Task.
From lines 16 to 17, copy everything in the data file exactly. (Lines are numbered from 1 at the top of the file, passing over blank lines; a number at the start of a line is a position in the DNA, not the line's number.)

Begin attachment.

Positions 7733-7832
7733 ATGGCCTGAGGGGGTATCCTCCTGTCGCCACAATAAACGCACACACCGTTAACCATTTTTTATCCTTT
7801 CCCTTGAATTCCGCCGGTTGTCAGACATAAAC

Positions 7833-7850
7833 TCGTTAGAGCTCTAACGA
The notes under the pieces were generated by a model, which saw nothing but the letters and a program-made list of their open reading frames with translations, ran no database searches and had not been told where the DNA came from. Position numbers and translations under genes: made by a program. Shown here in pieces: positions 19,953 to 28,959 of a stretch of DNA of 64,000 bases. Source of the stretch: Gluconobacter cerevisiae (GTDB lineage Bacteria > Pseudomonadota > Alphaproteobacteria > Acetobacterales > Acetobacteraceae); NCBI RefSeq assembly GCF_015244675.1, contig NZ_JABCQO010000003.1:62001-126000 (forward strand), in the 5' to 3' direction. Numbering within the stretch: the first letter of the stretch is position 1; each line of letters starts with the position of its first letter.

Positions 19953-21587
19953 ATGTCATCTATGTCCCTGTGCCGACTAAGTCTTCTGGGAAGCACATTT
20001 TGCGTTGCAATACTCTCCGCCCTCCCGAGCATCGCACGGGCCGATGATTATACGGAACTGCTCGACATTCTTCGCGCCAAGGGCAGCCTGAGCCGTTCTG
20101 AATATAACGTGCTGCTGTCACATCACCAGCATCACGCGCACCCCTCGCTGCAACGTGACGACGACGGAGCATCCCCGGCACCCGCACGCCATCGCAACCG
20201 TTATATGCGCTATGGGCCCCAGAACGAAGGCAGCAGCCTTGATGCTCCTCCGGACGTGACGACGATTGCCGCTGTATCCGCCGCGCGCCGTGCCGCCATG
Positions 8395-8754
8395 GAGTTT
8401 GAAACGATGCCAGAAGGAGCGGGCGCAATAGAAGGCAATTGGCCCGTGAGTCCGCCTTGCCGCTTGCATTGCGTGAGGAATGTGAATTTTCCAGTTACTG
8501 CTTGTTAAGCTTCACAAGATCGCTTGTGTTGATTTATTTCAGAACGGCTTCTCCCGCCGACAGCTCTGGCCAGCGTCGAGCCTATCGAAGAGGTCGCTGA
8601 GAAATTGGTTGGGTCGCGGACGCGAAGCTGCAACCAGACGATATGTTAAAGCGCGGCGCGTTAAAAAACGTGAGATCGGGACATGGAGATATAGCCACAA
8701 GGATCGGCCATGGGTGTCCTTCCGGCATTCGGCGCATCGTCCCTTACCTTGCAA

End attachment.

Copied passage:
8601 GAAATTGGTTGGGTCGCGGACGCGAAGCTGCAACCAGACGATATGTTAAAGCGCGGCGCGTTAAAAAACGTGAGATCGGGACATGGAGATATAGCCACAA
8701 GGATCGGCCATGGGTGTCCTTCCGGCATTCGGCGCATCGTCCCTTACCTTGCAA